A new generation of financing options is here
All of the alternatives on this list are new and interesting options that allow founders to raise capital while maintaining control of their businesses—and more alternatives seem to be hitting the market every day. Rather than being shackled by cookie-cutter financing models, a new generation of entrepreneurs is learning that if you can dream up a new financing structure you can probably make it happen. But more importantly, there seems to be a new emphasis on building real, profitable businesses. I for one believe that’s a good thing that will ultimately result in stronger, more durable businesses.
By Geoff Roberts 10 min read
Today marks the two year anniversary of when we published our launch announcement, telling the world of our plans to build Outseta. While we’ve consistently published monthly updates to keep our customers and audience abreast of our progress, the two year milestone is a good opportunity for us to share more broadly some of the decisions we’ve made and what we’ve accomplished. I hope this is a useful barometer of progress for other bootstrapped SaaS start-ups with equally ambitious projects.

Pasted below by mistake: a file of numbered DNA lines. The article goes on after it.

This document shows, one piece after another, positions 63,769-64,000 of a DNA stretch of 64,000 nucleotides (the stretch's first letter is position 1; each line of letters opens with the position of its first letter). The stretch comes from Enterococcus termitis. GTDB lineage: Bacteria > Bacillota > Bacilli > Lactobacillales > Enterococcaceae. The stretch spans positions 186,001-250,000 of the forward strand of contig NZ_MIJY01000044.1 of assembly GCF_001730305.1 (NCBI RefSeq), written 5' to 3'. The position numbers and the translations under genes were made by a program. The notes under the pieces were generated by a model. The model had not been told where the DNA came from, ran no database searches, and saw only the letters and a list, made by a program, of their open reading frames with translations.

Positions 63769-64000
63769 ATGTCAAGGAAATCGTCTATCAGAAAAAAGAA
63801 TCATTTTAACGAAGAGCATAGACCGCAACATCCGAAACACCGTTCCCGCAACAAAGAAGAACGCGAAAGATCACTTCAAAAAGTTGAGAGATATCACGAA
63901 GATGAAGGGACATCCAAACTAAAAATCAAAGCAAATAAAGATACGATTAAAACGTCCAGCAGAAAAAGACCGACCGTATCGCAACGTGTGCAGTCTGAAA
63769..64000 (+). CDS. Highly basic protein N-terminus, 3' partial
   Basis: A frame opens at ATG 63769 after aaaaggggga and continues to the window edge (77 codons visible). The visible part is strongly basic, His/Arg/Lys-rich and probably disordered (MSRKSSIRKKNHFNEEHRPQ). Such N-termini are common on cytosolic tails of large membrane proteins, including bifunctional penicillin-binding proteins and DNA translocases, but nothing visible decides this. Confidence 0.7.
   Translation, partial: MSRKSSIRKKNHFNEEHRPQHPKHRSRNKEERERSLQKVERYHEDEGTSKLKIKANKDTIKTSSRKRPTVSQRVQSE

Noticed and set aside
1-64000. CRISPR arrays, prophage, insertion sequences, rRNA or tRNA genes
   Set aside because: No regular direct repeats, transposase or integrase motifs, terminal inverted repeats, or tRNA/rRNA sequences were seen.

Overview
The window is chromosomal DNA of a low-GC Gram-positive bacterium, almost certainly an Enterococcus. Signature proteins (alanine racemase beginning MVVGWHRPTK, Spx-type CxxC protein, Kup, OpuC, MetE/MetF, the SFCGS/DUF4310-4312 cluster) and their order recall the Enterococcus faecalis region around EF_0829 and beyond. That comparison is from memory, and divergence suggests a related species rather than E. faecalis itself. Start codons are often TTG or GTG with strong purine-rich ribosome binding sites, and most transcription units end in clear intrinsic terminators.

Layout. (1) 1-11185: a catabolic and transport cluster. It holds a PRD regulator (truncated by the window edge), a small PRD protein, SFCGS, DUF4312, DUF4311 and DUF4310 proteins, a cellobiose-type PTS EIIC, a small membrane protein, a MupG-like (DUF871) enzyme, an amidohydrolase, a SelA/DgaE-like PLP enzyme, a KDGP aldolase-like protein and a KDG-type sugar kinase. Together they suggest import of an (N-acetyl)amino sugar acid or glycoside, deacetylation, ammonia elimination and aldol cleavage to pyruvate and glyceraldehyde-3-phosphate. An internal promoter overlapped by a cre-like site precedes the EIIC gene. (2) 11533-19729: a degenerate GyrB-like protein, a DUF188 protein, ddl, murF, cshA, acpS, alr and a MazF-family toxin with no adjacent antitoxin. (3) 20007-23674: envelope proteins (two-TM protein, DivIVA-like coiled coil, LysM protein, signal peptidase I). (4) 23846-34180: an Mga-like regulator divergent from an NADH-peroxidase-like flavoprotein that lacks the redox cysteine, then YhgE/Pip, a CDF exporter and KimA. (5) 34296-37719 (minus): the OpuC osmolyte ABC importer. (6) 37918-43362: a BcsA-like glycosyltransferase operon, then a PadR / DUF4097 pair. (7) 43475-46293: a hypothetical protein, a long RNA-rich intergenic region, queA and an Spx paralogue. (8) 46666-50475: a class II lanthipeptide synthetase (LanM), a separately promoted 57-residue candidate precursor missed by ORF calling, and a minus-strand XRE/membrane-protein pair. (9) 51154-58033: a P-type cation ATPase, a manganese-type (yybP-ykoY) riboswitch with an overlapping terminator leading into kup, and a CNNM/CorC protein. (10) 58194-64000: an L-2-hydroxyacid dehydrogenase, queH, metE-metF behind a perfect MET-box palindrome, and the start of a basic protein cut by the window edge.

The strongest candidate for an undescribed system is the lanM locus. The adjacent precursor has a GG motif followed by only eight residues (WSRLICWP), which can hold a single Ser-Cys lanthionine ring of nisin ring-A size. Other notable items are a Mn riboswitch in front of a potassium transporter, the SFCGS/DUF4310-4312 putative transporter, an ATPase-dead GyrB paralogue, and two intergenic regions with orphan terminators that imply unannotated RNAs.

Let’s get right into it starting with how much we’ve spent on the business.
We’ve written in the past about our decision to bootstrap the company and shared our operating agreement publicly so that customers and potential employees alike understand how we make financial decisions. Dimitris, Dave, and myself have yet to pay ourselves any salary and are instead trading our time for sweat equity in the business. We’ve tried hard to be extremely financially disciplined and fight the urge to invest in growth prematurely.
2017 2018 Total
To date we’ve spent $32,179.72 building Outseta - roughly $8,000 in 2017 and $24,000 in 2018. The majority of our expenses in 2017 were related to software and development infrastructure required to build the product. Food and dining represented our biggest line item for the year - we admittedly got a little carried away there so we pulled back heading into 2018. Remarkably, Dimitris is still invisible when he turns sideways.
In 2018 you’ll notice some line items grew significantly. The $11,123.75 we spent on consulting services was primarily design related expenses, as James Lavine began working with us. We knew we needed more design bandwidth than we could afford, so James has been working for a combination of salary and equity (more on this shortly).